Is silver the color of victory? Photographer: Carol T. Powers/Bloomberg

Tea Party Isn't Dead in Republican Primaries

Albert R. Hunt is a Bloomberg View columnist. He was the executive editor of Bloomberg News, before which he was a reporter, bureau chief and executive Washington editor at the Wall Street Journal.
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The Republican establishment is crowing over having defeated Tea Party candidates in several primaries this year, enhancing Republican prospects for victories in November.

Establishment Republicans face several more big tests in the next two-and-a-half months. First is a primary challenge against incumbent Republican Senator Thad Cochran of Mississippi. On June 3, Cochran, a six-term senator, competes against right-wing challenger Chris McDaniel. Although the incumbent is ahead in all the polls, establishment Republicans are more worried about this contest than others.

If McDaniel, a state senator, pulls an upset, two questions arise: Will party leaders and committees get behind him after having assailed him for months? And can McDaniel hold what should be a safe Republican seat against former Democratic congressman Travis Childers?

An August primary in Michigan pits mainstream Republican challengers against two Tea Party members of the House. Both races will be closely watched, and may already have signaled to other right-wing mavericks that they can be challenged from their left in a primary.

Two-term Representative Justin Amash has been a thorn in the Republican leadership's side on a host of issues, in the National Security Agency's collection of metadata, which he vehemently opposes. Several House colleagues, including Michigan Representative Mike Rogers, the chairman of the House Intelligence Committee who is retiring this year, have contributed to his Amash's opponent, businessman Brian Ellis.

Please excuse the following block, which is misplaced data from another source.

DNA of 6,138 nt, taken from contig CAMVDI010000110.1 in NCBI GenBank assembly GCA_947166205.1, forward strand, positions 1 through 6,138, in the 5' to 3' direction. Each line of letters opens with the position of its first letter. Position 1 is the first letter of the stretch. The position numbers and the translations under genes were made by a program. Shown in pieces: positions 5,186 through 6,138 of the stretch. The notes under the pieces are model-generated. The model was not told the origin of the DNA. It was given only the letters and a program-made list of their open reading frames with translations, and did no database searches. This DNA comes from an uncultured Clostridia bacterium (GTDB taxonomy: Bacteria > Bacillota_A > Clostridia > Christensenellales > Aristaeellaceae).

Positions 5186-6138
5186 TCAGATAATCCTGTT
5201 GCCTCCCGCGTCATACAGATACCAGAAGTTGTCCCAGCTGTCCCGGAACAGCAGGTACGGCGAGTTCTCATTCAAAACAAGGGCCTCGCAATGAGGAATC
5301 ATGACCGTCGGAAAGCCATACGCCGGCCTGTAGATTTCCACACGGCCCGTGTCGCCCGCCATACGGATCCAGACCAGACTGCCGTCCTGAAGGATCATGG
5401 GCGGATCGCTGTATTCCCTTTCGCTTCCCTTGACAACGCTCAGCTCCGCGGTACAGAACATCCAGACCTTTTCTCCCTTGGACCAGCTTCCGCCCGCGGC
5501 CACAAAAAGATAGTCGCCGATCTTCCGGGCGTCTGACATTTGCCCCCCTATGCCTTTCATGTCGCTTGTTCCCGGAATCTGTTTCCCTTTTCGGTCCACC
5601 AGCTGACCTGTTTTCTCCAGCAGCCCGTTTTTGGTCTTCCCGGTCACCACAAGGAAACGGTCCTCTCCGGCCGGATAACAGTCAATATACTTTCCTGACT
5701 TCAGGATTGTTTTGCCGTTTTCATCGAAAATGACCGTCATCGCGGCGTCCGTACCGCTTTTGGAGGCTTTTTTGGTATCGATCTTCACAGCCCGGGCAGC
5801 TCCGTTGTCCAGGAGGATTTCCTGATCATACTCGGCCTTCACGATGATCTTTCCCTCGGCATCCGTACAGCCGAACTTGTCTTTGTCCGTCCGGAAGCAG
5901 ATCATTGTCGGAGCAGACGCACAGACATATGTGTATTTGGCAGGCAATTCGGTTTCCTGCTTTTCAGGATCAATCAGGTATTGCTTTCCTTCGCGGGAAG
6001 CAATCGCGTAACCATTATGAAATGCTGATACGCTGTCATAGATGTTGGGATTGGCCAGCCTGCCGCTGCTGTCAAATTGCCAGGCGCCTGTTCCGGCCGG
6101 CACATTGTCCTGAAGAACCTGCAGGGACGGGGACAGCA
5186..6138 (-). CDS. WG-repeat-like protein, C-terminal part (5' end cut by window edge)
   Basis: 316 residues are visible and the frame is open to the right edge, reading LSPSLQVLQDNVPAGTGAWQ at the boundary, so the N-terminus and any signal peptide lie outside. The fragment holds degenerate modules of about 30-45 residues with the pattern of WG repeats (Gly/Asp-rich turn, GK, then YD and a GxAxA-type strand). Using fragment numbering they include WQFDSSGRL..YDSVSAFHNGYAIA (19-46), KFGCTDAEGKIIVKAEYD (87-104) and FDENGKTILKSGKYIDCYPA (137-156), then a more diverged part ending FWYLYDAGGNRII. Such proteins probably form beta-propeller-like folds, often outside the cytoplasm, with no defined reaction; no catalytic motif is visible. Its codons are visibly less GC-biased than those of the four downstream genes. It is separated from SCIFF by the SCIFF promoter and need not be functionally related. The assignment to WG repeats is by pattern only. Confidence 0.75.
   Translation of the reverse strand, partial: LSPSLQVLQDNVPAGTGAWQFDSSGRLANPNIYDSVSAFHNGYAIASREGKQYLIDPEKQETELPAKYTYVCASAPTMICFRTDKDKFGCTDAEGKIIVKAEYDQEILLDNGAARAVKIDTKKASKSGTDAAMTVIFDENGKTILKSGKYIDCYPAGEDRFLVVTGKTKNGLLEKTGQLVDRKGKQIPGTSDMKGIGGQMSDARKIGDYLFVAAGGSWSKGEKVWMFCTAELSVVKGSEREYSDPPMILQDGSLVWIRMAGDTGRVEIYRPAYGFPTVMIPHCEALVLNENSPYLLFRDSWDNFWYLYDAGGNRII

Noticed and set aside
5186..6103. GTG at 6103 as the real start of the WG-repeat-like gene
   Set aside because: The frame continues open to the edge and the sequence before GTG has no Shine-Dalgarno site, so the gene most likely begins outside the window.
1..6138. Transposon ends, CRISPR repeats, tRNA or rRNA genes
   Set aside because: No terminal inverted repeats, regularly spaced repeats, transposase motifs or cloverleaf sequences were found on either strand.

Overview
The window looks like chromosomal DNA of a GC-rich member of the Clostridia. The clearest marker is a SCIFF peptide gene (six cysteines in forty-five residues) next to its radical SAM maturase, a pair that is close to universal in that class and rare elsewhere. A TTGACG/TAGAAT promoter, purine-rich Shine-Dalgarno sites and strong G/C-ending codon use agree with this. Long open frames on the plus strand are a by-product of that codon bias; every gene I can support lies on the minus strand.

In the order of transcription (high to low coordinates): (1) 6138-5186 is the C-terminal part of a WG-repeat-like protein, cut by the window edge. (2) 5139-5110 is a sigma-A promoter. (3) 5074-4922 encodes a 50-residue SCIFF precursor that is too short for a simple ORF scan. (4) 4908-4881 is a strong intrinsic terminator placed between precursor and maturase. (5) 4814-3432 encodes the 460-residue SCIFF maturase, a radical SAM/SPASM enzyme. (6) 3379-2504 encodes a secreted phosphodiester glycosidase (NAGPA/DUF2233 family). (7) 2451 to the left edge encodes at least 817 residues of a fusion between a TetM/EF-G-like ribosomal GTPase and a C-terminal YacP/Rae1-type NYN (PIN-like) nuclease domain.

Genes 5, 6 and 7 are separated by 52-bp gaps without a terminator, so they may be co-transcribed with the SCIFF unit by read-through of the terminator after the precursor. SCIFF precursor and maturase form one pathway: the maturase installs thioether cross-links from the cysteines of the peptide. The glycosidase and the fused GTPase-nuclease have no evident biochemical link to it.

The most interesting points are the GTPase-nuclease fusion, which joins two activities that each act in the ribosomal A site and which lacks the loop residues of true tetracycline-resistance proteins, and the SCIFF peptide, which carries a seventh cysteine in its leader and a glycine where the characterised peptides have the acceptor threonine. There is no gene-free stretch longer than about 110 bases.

Freshman Republican and reindeer rancher, Kerry Bentivolio, also faces a challenge. Bentivolio wants to impeach President Barack Obama and says he "couldn't stand" to be in the same room with the president. The U.S. Chamber of Commerce endorsed Bentivolio's opponent this week.

The bottom line: If the establishment wins in Mississippi and unseats these two Michigan lawmakers, it will culminate a disastrous election season for the once-rising Tea Party. If, however, the right-wingers win in Mississippi and one or two of those Michigan seats -- following a victory in Nebraska's senate primary this week by Benjamin Sasse -- the split within the party will continue.

This column does not necessarily reflect the opinion of Bloomberg View's editorial board or Bloomberg LP, its owners and investors.

To contact the author on this story:
Albert R Hunt at

To contact the editor on this story:
Toby Harshaw at